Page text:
One of the neat things about WordPress is that when you upload an image and then include that image in a blog post, you can decide where that image links to. The image can link to nothing at all, the raw image, or an “attachment page” which contains that image and a caption.
That said, something that has caused me grief for out of the box WordPress builds has been the image on the media page being really small. Take for example, this picture of a freeloading cheetah. When I upload the picture, the attachment page looks like this:
Just look at that. A tiny image and a bunch of the page being completely unused. Disgraceful. Surely we can do better!
As it turns out, tweaking a single line of code can be used to change the size of all images on media pages.
Continue reading “Fixing Image Sizes on WordPress Attachment Pages”
Hey software engineers! Do you manage servers? Lots of servers? Hate copying and pasting hostnames and IP addresses? Need a way to execute a command on each of a group of servers that you manage?
I developed an app which can help with those things, and my employer has graciously given me permission to open source it.
First, here’s the link:
And here’s how to download a copy:
git clone https://github.com/Comcast/ssh-to.git
Continue reading “ssh-to: Easily manage dozens or hundreds of machines with SSH”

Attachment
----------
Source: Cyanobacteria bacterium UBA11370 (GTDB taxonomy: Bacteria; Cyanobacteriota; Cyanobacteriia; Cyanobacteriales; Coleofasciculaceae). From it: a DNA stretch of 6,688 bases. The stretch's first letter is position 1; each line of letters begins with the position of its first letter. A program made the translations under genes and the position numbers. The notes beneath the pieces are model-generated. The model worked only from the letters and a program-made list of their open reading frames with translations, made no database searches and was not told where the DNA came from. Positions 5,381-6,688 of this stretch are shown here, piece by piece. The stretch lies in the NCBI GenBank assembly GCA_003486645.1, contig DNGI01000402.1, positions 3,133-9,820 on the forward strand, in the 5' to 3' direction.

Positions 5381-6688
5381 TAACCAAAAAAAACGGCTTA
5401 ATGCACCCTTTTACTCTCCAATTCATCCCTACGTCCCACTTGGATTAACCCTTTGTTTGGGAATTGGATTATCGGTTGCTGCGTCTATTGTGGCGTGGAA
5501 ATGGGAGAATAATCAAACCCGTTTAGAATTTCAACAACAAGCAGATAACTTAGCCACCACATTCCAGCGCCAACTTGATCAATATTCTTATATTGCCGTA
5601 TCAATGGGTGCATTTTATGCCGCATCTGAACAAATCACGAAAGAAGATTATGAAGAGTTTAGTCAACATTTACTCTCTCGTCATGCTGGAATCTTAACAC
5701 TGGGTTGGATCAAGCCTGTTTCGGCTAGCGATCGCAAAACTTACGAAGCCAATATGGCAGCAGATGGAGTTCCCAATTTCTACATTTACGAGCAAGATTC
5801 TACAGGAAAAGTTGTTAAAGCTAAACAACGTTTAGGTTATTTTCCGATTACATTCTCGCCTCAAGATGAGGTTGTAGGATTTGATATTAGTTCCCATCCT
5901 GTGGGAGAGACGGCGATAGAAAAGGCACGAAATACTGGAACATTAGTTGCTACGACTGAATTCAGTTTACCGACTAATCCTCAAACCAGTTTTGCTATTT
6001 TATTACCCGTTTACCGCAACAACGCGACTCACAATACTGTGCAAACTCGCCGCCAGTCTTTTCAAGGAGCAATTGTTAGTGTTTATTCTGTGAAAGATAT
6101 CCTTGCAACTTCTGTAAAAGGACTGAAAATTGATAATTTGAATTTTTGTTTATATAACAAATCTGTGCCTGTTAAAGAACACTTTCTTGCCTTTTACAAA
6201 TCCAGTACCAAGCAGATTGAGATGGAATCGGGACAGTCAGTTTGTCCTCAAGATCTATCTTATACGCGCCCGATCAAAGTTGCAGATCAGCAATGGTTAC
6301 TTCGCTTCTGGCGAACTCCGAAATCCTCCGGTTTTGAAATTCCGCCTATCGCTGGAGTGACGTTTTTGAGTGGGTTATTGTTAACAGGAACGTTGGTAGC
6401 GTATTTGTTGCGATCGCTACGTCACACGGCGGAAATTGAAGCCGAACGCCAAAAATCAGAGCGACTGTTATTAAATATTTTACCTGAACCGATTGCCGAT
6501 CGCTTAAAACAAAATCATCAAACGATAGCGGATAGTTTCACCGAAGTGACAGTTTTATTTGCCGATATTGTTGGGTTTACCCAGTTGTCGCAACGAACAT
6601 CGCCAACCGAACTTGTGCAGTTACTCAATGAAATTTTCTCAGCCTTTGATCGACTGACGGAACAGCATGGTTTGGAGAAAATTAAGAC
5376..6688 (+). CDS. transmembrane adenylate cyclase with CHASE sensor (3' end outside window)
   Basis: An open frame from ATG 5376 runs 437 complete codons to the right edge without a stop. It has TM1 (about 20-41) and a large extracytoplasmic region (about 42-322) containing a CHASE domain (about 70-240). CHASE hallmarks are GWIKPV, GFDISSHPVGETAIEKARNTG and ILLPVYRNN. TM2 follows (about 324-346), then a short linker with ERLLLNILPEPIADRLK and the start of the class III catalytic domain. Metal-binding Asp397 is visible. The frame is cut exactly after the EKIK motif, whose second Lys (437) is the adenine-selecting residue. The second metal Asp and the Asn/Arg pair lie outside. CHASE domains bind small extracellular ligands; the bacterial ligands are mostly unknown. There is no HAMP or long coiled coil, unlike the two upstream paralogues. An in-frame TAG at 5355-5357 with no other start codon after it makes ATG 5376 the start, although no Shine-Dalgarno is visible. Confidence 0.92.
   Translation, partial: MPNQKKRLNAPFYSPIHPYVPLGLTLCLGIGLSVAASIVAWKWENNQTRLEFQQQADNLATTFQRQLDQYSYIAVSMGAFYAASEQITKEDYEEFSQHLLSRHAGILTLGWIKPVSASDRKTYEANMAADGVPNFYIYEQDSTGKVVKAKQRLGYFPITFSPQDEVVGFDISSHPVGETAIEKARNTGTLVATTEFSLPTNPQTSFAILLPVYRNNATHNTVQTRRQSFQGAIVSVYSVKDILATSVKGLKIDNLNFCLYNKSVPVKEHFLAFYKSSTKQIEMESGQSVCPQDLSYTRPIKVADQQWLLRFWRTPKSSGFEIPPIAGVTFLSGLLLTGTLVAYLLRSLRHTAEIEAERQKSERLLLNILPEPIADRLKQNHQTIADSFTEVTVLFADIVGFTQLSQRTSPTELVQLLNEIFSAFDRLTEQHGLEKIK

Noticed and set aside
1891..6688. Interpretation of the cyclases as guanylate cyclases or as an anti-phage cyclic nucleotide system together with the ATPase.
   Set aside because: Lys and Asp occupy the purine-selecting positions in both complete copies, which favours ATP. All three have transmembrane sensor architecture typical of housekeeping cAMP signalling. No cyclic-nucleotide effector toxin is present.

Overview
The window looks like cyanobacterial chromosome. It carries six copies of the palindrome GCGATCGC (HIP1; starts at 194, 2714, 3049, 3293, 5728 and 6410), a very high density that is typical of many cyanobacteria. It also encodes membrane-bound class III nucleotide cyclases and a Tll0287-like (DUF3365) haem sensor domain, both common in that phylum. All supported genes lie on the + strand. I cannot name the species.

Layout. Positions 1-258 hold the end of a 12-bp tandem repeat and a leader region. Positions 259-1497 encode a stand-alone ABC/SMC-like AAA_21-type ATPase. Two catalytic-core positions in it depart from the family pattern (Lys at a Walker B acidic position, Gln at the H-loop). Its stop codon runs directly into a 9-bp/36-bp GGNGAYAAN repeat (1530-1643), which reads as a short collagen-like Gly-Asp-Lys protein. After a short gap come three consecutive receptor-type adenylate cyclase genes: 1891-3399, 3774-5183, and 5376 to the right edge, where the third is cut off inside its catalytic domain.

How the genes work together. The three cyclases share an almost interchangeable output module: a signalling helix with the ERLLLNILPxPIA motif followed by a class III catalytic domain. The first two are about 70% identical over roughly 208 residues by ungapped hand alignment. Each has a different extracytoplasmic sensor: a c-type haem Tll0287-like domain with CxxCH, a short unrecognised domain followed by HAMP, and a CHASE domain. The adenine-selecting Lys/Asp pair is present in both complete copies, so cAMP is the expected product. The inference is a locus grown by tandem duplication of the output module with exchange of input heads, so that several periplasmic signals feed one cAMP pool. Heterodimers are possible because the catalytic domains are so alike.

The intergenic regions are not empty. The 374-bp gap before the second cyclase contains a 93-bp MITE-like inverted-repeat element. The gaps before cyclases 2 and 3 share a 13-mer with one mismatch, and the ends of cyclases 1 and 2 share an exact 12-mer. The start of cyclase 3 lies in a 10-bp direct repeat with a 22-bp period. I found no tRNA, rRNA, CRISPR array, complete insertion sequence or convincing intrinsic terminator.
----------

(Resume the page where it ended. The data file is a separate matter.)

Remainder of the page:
At my day job, I get to write a bit of code. I’m fortunate that my employer is pretty cool about letting us open source what we write, so I’m happy to announce that two of my projects have been open sourced!
The first project is an app which I wrote in PHP, it can be used to compare an arbitrary number of .ini files on a logical basis. What this means is that if you have ini files with similar contents, but the stanzas and key/value pairs are all mixed up, this utility will read in all of the .ini files that you specify, put the stanzas and their keys and values into well defined data structures, perform comparisons, and let you know what the differences are. (if any) In production, we used this to compare configuration files for Splunk from several different installations that we wanted to consolidate. Given that we had dozens of files, some having hundreds of lines, this utility saved us hours of effort and eliminated the possibility of human error. It can be found at:
Continue reading “Two New Open Source Projects”